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Biggest job gains provided by manufacturing - Statin report

Published:Wednesday | May 13, 2015 | 5:00 AMNeville Graham
Metry Seaga, deputy president of the JMA.

Jamaica's manufacturing sector has added 7,200 jobs in one year to 78,900, a 10 per cent growth in sector employment amid a tepid improvement in job creation overall that producers tout as more evidence of the sector's value to the economy.

The jobs numbers reported by the Statistical Institute of Jamaica for the quarter ending January 2015 also included a 7.7 per cent boost or 5,500 more jobs since January 2014 for the 'transport, storage and communication' sector, which had the second best performance in the period.

The sectors shedding the most jobs were agriculture, down 7,400; real estate, which lost 6,100 jobs; and construction, down 5,300.

Reacting to the growth of manufacturing jobs, deputy president of the Jamaica Manufacturers Association (JMA), Metry Seaga, says his sector has noted the buoyancy, while stating that manufacturing is a growth area for the economy that needs to be preserved.

"It proves that manufacturing is the way to get more jobs, more meaningful jobs, for people in this country, and we need to ensure that we don't do anything to stymie that growth," Seaga said.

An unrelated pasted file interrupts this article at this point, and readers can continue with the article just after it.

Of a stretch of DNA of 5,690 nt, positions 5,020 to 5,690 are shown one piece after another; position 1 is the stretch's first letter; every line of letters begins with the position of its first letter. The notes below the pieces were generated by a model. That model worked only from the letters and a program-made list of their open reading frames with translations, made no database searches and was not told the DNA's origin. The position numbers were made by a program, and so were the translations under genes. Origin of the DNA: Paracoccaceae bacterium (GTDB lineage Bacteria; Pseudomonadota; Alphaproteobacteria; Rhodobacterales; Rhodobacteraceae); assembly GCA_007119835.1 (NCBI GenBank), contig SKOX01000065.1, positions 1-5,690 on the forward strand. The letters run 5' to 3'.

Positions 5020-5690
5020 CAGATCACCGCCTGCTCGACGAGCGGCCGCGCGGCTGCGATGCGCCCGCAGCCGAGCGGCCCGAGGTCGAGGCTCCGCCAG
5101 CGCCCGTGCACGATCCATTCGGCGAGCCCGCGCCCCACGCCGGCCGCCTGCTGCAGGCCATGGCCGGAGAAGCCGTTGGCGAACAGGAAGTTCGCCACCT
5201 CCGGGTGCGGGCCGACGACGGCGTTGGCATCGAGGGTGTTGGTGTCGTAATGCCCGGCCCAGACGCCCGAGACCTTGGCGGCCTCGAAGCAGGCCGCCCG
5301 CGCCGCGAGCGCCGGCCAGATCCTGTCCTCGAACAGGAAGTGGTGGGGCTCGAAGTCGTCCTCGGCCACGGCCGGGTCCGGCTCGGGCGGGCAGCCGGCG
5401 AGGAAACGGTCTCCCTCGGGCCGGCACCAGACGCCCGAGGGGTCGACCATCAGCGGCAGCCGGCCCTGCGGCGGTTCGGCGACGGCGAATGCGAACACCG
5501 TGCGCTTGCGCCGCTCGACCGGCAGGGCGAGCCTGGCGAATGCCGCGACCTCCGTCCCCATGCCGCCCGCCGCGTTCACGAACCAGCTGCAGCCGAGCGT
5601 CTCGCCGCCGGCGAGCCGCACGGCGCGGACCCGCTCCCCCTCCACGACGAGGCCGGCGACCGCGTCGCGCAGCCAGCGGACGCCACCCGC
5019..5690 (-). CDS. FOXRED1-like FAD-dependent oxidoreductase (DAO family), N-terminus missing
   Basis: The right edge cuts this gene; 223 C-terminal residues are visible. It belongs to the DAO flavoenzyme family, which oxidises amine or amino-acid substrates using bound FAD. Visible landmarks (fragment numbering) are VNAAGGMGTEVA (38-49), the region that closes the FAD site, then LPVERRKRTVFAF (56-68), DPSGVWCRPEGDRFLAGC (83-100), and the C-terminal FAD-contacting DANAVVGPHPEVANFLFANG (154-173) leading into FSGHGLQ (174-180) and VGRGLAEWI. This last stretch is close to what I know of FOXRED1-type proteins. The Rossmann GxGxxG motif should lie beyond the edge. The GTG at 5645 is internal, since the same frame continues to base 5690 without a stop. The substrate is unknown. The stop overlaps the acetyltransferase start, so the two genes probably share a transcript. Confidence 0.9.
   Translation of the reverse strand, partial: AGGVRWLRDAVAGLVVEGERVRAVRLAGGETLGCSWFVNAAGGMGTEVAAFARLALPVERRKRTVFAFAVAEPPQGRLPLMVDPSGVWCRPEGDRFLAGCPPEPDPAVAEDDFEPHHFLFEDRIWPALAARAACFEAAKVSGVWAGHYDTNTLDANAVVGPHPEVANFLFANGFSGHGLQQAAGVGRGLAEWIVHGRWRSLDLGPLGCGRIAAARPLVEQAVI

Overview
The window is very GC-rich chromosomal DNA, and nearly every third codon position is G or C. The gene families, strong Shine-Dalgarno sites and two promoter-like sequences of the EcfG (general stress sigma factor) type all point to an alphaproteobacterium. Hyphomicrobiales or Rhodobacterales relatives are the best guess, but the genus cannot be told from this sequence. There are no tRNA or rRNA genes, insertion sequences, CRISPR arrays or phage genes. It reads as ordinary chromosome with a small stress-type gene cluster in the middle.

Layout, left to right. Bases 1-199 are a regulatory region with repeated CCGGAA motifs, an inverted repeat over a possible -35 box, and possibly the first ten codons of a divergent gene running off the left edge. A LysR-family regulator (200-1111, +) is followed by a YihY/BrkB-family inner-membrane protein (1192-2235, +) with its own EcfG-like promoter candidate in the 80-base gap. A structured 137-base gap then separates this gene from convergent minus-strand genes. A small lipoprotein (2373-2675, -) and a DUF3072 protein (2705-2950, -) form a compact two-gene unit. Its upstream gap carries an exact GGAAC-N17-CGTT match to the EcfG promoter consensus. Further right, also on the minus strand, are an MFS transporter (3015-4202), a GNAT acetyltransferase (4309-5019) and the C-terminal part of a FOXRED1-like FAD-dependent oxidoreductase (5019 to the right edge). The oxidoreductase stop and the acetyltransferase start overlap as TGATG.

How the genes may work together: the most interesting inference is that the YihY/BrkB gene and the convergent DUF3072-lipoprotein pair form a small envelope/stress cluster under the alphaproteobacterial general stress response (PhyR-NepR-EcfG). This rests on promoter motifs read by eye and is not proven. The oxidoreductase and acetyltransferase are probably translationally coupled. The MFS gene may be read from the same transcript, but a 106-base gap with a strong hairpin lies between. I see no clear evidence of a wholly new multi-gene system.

Statin's jobs report for the January quarter was based on surveys conducted from December 14-20, 2014.

Seaga said improvements are being seen right across the sector, with baking, drinks manufacturing, innovation and the SME segment figuring largely in the results.

"Most of the new investment is coming from the drink companies in particular", as well as some baking companies, said Seaga. JMA has seen "a large increase" in SME membership and "we have young innovative people with new, creative ideas coming to the fore," he added.

There was an overall 0.23 per cent increase in the total number of persons employed at the end of January, pushing the employed labour force to 1.1327 million - a net gain of 2,600 jobs over 1.1301 million recorded in January 2014.

Women were the big winners, gaining 3,000 jobs to 489,300, while male employment dipped by 400 jobs to 643,800.

Still, the increase in employment was insufficient to cover the number of persons entering the job market. The labour force increased by 15,700 persons to just over 1.32 million, consequently, the unemployment rate rose from 13.4 per cent to 14.2 per cent year on year.

Youth unemployment also rose from 33.3 per cent to 34.5 per cent.

Within the employed labour force by occupation groups, jobs for clerks increased by 9,100, and by more than 15,000 for professionals/technicians. The category of 'service/shop/sales' shed more than 10,000 jobs while 'elementary occupations' lost 6,600.

With the gain in jobs manufacturing vaulted to the fourth largest employer of labour, but still falls way behind wholesale/retail and agriculture even while narrowing the gap with the tourism sector. The big five employers in the January 2015 quarter were: the wholesale/retail repair sector - 237,000 jobs; agriculture - 199,700 jobs; hotels/restaurants - 81,300; manufacturing - 78,900; and transport/communication - 77,100 jobs.

neville.graham@gleanerjm.com